Figure 9 shows how this change affected the code associated with the Click event on the Show Data button. If you compare it to the code in Figure 6, you can see that the only difference is the lack of an OpenDatabase command. With this new version of the application, users see the data in just a few seconds when they click on the Show Data button.

Performance Benefits

If you use the methods supplied with the Professional edition, you have much greater control over how the application executes. If you use data controls, the Jet Engine handles all of that with very little code. Now I want to throw one more monkey wrench into the works.

You can combine the first two techniques that I've talked about. The Professional methods I've described work in conjunction with a data control. When you use a data control, you are also creating a recordset. That recordset is one that the professional methods work against. The problem is that you still have less control over how the application executes. The benefits are that you get the ease of connecting to a database using a data control and the ease of use of a visual control so the user can navigate through the records.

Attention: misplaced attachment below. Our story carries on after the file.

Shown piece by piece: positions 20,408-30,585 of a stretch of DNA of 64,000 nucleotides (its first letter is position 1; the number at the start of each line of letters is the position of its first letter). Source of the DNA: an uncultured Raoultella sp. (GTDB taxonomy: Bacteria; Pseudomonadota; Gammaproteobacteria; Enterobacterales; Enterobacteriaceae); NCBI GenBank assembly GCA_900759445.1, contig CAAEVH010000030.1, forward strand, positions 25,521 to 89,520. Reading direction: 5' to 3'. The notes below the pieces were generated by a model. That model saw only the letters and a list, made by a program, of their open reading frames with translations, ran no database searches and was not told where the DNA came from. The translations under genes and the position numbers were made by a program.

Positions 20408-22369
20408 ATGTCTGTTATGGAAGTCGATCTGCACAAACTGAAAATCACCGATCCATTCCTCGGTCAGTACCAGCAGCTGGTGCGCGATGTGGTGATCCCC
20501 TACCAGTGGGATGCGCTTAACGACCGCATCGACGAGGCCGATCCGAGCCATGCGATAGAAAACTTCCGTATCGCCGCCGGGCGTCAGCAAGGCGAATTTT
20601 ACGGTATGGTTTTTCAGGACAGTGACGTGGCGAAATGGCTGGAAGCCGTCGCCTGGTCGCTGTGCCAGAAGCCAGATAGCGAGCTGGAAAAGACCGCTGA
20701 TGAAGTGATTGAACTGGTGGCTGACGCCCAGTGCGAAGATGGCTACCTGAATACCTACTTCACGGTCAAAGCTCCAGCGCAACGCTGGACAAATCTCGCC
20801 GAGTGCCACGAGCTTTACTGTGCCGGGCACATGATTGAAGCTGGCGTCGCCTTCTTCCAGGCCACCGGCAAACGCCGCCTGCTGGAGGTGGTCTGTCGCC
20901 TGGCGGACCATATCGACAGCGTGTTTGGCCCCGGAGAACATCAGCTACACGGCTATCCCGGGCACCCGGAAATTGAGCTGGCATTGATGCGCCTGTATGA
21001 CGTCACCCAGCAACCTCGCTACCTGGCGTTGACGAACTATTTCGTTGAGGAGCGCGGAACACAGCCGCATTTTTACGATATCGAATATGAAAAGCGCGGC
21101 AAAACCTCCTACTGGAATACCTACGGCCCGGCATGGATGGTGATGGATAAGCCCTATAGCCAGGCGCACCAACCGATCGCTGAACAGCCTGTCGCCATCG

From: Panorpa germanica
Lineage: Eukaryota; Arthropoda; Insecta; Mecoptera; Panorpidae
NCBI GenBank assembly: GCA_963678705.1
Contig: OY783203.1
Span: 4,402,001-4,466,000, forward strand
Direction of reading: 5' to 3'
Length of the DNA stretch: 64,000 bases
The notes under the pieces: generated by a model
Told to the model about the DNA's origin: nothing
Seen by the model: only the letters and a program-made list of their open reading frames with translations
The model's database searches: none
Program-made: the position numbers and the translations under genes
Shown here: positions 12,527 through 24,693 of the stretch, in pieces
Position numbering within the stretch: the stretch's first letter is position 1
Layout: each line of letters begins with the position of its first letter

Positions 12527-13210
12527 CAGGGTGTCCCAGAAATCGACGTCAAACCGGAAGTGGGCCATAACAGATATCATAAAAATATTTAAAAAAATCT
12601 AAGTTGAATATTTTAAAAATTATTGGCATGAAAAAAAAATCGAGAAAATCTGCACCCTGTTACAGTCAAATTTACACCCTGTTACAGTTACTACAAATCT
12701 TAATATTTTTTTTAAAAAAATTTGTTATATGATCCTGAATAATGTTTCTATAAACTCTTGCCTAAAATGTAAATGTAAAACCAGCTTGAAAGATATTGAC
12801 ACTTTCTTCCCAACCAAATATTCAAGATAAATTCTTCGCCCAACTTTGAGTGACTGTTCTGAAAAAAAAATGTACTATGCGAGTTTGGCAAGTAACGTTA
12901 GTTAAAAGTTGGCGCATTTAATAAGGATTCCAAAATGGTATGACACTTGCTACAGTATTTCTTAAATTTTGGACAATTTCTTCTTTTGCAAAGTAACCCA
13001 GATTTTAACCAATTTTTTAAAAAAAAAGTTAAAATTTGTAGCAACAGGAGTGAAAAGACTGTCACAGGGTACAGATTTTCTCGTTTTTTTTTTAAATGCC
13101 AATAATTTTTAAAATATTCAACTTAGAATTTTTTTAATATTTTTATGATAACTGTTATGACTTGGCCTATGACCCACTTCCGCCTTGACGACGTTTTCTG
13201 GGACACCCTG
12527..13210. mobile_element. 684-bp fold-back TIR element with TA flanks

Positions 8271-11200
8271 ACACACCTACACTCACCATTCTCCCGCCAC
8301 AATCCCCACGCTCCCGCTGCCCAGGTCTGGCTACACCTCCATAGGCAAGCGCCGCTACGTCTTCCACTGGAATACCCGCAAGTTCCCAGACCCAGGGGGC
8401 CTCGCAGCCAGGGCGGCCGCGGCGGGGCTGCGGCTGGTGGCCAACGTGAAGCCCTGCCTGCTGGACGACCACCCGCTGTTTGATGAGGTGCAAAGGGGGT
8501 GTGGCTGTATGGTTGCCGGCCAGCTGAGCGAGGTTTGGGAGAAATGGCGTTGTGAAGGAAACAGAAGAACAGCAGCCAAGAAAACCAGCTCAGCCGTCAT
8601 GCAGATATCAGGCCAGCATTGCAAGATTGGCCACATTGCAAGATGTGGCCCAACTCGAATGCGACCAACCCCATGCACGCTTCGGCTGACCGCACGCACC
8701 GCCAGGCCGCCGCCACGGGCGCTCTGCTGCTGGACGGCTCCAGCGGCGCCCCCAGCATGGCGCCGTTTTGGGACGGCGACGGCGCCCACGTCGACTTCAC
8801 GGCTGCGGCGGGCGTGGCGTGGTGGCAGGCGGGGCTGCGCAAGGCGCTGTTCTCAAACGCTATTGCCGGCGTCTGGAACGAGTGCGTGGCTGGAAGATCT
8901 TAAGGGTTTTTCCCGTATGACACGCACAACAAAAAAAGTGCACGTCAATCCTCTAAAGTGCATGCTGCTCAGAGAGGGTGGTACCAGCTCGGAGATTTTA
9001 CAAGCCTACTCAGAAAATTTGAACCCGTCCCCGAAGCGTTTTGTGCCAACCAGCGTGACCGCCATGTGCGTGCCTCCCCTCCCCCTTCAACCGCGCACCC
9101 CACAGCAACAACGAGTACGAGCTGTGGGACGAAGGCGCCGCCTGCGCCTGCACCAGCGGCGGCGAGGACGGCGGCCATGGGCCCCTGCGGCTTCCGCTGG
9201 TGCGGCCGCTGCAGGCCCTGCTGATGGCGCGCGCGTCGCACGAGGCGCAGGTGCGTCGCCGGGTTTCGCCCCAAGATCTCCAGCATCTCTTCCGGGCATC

By now you may have noticed a three-tier application performance level. The data controls are the easiest to use, but often the slowest. The Professional methods give you greater control over how the application runs, which can help you design faster applications. The final option I'm going to talk about is the fastest way to access data using ODBC: calling the API functions themselves.

Using the ODBC APIs

Using the ODBC APIs is the most difficult technique, but it often results in the best performance. If you are going to use the ODBC APIs, get the ODBC Software Development Kit (SDK) from Microsoft. You can develop applications using the APIs without the SDK, but it will make your job much harder than it needs to be.

The SDK provides you with a number of tools that help during development. One of the tools, ODBC Test (or Gator), allows you to run each of the API functions to see how it works. The Version 2.0 SDK also includes a sample Visual Basic program that provides you with prototype declarations for many of the API functions.